21 Dec 2017

What is a recipe for restaurant success these days? Good food is essential for a solid foundation, the vibe should be dynamic and the décor should be stylish. But nowadays, establishments are also paying attention to whether they are “Instagrammable”. As ridiculous as that sounds, being IG-worthy is a smart marketing strategy since the more photos that are snapped, the more eyes see your place in an organic way, and the more clientele you gain through free, word-of-mouth advertising.

Not gonna lie, I find out about most restaurants – especially ones in different cities – through Instagram and Pink Mamma in Paris was no different. From the minute it popped up in my food-dominated feed, I was on a mission. 

Located in the south Pigalle neighbourhood of Paris, Pink Mamma may be the newest restaurant from the Big Mamma Group (East Mamma, Ober Mamma, Mamma Primi, Big Love Caffe, etc..) but it has proven to be just as successful. From the tip top floor with a glass ceiling, bathing the turquoise walls and creeping ivy in natural light to the speakeasy-esque basement where you can sip on fanciful cocktails, Pink Mamma was as delightful as it appeared on my phone.

11 Ways Eating at  Pink Mamma In Paris Will Charm You:

Occupying an entire, 4-floor building at the end of where two streets converge, you can't miss the cheerful, rosy-hued establishment with lush greenery draping down the sides from the top.

Every level of Pink Mamma has it’s own character and the same goes for the stairwell that connects you to each floor. Every square inch of the winding staircase is covered in mismatched frames of vintage posters, advertisements, aged portraits, historical photos, and whimsical illustrations.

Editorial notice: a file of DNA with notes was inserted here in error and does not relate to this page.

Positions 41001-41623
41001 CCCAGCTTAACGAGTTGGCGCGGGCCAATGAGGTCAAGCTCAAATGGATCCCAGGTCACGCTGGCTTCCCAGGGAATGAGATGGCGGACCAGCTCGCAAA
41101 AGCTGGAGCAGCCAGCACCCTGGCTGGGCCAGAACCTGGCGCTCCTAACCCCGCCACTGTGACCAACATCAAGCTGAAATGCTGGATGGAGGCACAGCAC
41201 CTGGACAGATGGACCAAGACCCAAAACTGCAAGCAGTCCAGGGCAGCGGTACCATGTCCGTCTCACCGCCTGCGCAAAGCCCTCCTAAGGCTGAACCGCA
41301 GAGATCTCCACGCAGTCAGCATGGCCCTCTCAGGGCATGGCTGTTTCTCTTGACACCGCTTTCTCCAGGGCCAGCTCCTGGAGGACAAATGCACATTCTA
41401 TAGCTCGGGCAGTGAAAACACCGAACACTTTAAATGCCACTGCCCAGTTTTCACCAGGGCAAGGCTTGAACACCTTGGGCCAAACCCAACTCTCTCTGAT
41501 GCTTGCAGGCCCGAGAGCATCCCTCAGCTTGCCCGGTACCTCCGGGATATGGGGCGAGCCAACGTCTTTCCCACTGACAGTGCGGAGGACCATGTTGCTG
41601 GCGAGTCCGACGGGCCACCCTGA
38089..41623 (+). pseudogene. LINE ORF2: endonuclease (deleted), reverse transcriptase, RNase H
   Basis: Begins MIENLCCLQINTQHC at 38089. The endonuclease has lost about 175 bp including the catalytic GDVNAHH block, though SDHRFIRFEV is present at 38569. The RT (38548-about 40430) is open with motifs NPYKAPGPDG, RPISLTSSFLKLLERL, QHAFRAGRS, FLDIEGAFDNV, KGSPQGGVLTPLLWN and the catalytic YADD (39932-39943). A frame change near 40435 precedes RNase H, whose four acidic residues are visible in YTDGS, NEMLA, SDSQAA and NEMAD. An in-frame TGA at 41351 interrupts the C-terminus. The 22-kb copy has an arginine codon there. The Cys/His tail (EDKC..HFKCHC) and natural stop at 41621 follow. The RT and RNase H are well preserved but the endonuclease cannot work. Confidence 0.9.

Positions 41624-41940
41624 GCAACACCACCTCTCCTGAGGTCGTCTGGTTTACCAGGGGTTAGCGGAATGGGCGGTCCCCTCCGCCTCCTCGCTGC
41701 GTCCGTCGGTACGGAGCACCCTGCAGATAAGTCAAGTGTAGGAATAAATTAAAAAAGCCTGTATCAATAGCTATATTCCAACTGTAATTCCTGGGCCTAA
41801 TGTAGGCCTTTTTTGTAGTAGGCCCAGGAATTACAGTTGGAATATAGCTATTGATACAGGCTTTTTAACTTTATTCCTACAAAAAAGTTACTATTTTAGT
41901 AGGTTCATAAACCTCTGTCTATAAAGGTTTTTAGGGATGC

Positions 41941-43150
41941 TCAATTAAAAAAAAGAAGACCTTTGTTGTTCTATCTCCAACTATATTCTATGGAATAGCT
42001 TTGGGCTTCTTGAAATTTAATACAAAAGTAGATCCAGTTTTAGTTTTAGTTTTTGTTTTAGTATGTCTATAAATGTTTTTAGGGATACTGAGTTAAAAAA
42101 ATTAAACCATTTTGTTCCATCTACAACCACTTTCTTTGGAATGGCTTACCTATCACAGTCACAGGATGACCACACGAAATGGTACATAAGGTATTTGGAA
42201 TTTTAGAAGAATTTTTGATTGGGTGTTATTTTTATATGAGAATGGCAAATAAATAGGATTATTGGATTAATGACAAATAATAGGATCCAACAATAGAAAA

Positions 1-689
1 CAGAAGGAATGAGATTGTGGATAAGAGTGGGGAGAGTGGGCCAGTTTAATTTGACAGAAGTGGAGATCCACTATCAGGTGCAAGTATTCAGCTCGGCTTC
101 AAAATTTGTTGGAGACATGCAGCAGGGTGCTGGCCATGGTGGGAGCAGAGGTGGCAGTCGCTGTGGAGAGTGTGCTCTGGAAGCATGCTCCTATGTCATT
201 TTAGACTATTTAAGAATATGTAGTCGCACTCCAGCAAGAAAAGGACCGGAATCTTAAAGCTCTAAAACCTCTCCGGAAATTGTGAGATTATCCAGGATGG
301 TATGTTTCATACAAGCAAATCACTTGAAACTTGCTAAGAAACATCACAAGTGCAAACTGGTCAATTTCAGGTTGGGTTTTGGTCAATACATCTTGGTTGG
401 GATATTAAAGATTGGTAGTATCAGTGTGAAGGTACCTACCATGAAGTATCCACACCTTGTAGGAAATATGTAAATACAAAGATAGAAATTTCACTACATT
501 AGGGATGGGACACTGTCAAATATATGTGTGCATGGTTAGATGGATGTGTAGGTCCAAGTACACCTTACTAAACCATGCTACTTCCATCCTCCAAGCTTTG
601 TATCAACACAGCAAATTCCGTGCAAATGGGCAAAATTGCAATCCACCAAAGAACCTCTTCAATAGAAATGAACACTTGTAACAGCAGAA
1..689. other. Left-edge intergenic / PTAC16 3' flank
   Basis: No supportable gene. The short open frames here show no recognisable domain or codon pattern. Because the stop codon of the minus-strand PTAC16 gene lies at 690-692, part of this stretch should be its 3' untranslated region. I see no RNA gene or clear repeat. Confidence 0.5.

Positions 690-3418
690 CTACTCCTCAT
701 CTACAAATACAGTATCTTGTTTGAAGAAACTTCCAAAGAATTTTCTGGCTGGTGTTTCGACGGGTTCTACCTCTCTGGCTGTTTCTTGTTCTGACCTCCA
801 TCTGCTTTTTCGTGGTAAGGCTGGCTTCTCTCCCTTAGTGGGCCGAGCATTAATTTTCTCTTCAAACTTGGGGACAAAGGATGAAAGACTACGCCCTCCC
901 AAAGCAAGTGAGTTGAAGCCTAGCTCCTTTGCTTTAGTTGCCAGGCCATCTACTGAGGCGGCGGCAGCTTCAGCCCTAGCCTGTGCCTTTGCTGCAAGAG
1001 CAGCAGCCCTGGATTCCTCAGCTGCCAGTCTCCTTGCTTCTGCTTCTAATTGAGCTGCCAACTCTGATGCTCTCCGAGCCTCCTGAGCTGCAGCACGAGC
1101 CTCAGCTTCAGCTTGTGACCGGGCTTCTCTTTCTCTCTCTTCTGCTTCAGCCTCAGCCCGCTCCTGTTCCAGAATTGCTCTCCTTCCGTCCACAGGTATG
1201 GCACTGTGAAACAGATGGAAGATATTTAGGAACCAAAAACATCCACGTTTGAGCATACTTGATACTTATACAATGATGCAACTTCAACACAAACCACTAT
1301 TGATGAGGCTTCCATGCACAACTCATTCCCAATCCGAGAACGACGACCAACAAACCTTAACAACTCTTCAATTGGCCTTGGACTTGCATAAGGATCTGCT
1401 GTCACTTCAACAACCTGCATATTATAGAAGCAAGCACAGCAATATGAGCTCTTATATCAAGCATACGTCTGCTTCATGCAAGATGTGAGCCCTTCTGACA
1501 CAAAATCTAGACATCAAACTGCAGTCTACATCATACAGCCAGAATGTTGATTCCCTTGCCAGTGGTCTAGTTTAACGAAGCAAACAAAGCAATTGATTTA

If you are lucky, you’ll be seated in the verdant garden lounge at the very top of the restaurant. Martin Brudinski Design Studio constructed the ceiling entirely of glass, flooding the turquoise room with natural light, boughs of ivy draping festively as diners enjoy their meals on emerald and caramel cushioned seats or floral banquettes and arm chairs

While we weren't lucky enough to snag a coveted spot on the top floor, we were seated at a prime area at the bar on the third floor. Right in the middle of the kitchen frenzy, we got a front row seat to all the food prep action below shelves of beautiful jars of preserved lemons, we witnessed the chefs prep endless dishes of burrata, elaborate desserts, and thinly slice ham with expertise and practiced ease.

From our vantage point at the bar, we witnessed servers dishing out dessert but the portion sizes varied from plate-to-plate. It seemed to be the luck of the draw whether someone would receive a conservative slice of tiramisu or a sundae towering with whip cream. While I would’ve been deeply upset to be on the receiving end of a comparatively minuscule serving, the imprecise measuring was charming to see.